• being different from other children
  • feeling ‘dumb’ or ‘stupid’
  • the need to work harder to achieve the same or lesser outcomes than their peers.

Symptoms of anxiety

Children with learning disabilities might express anxiety through:

  • avoidance strategies, such as talking to other students, asking to go to the toilet, etc.
  • making excuses for not doing work
  • oppositional behaviours, such as arguing, getting into fights, and general noncompliance
  • withdrawing from others
  • school refusal
  • nightmares
  • headaches, stomach aches, and other somatic complaints
  • a decreased academic ability
  • not remembering instructions
  • ‘going blank’ or ‘zoning out’
  • frequently being the ‘class clown’ or saying the task is ‘boring’.

Causes of learning disabilities

Learning disabilities arise because of impaired processing of visual information such as images, writing, and numbers; and auditory information such as language and other sounds. They are neurologically based; children with learning disabilities exhibit differences in brain function or structure when compared with their peers. While their causes are not completely understood, there is high heritability for some learning disabilities. Other known causes include problems experienced during pregnancy or birth; damage acquired after birth through issues such as malnutrition; exposure to certain chemicals; childhood illness; a major accident or on-going trauma.

How are learning disabilities formally diagnosed?

In order to diagnose children with learning disabilities, a psychologist with appropriate expertise and experience observes the child and administers standardised tests of intelligence and achievement, and other psychosocial and clinical assessments. The outcomes of these assessments are examined in relation to same-age peers.

A formal diagnosis is often delayed, as the assessment criteria requires the child’s academic skills to be substantially and quantifiably below the level expected for their age and level of intelligence, which implies they should be at school for a number of years before assessment takes place. While they may co-exist with a learning disability, other potential reasons for the child’s low level of academic achievement (such as an intellectual disability, uncorrected sensory acuity, other mental or neurological disabilities, psychosocial adversity, language learning difficulties, or inadequate teacher instruction) must be ruled out during the diagnostic process. [7] American Psychiatric Association. (2013). Diagnostic and statistical manual of mental disorders (5th ed.). Arlington, VA:  American Psychiatric ...continue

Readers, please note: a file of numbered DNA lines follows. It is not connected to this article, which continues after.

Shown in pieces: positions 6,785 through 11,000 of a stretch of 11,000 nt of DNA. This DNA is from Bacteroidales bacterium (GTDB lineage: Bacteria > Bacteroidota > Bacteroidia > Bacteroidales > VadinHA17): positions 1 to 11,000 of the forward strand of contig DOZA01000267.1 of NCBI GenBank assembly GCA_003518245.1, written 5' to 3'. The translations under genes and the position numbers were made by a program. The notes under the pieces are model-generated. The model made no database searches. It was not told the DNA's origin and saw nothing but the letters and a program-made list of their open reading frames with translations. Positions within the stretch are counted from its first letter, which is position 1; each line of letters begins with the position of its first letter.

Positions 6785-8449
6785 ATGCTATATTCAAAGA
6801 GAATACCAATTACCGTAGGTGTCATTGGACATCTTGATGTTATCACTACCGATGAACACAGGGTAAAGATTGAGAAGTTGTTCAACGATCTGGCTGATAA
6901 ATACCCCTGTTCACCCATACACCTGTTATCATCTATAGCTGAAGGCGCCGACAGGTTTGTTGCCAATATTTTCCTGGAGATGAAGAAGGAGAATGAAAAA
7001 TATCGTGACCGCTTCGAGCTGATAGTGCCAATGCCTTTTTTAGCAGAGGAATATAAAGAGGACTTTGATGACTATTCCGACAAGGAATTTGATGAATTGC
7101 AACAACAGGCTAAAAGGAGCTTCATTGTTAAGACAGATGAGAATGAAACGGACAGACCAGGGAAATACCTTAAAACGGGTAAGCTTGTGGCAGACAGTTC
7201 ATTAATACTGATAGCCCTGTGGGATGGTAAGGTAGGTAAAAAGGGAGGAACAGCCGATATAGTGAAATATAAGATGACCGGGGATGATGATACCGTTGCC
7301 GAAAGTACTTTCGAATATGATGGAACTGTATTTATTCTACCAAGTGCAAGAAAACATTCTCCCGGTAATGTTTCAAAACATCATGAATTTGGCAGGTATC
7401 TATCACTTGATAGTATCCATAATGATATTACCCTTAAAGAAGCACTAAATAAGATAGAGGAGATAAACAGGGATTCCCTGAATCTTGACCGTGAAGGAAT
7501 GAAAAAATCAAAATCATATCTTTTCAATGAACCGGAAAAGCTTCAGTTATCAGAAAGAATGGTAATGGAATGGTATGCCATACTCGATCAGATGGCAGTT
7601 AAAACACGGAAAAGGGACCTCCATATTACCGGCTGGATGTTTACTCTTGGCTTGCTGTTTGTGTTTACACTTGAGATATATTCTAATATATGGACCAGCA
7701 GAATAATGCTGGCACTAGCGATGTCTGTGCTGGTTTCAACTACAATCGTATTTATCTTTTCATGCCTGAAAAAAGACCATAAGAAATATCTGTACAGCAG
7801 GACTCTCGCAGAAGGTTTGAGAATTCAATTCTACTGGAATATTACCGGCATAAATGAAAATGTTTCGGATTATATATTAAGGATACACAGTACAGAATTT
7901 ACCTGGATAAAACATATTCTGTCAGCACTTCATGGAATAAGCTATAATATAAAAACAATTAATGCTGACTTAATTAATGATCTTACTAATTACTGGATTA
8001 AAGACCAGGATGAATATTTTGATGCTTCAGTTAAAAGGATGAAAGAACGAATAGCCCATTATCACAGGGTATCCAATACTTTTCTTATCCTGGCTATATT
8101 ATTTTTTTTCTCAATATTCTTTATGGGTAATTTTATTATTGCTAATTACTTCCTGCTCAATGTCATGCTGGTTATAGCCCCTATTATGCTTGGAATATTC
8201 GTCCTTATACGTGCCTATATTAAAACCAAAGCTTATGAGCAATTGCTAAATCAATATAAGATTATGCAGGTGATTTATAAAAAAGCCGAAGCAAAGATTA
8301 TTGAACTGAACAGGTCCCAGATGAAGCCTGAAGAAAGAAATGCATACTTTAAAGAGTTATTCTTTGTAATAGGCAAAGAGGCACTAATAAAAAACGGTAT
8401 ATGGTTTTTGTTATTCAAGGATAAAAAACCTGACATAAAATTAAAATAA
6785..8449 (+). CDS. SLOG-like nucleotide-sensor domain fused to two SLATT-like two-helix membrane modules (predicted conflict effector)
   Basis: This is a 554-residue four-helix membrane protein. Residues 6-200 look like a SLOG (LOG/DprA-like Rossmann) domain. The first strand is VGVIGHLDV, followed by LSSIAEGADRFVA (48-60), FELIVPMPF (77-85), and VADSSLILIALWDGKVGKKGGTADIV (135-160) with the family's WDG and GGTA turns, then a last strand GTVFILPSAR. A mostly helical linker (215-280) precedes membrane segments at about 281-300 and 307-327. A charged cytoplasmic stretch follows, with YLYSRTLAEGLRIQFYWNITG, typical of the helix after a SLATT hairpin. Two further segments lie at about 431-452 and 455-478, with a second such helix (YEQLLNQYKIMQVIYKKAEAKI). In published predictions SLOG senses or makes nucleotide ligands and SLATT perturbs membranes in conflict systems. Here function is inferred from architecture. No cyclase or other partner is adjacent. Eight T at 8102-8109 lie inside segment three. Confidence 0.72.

Early detection and screening tools for teachers

Children with undiagnosed learning disabilities often suffer intense stress and shame because they try their best but still can’t seem to achieve.[8]Tarica, E. (October 17, 2011). ‘New manual points to a fresh approach to dyslexia. The Age. Retrieved November 2011 from ...continue  Diagnosis of learning disabilities is essential so children understand why they are having difficulty achieving, and to ensure they get appropriate support.

Screening of children prior to school entry and, again, during the first three or four years of schooling can help to identify those with learning disabilities. Targeted, appropriate and early intervention can help to prevent or reduce the impact of what can be a debilitating lifelong learning disability.

The Psych4Schools screening tool, Screening beginners for learning difficulties, can be used to observe and informally test children after their fourth week of school. Alternatively teachers may use observation, informal testing and parental reporting to screen preschoolers during transition programs. Along with other screening instruments for dyslexia and mathematical difficulties, this tool is available to members in the resources section of the Psych4Schools website.

The identification of a persistent reliance on ‘immature’ learning strategies, and careful documentation and accountability during a child’s early years of schooling may facilitate the early detection of learning disabilities and, therefore, reduce their long term impact.

It is vital that children considered at risk of a learning disability diagnosis are referred to a psychologist and/or speech pathologist for assessment as early as possible. Parent permission is required for referral to these professionals.

Risks of not diagnosing and accommodating learning disabilities

If a learning disability is undiagnosed or not appropriately accommodated by teachers and parents, the child is likely to feel frustrated and anxious, and may erroneously be described as ‘lazy’, ‘lacking in motivation’, or ‘unwilling to try.’

With each passing year, the child may become more demoralised as they and their peers become increasingly aware of the child’s weaknesses and difficulties.  Students who have undiagnosed learning disabilities are also more at risk of changing schools, as their parents often desperately search for the right match between school and child. Changing schools can also lead to further frustration and reduced academic outcomes. See the Psych4Schools ebooklet, ‘Children who are transient’ when it becomes available on the website.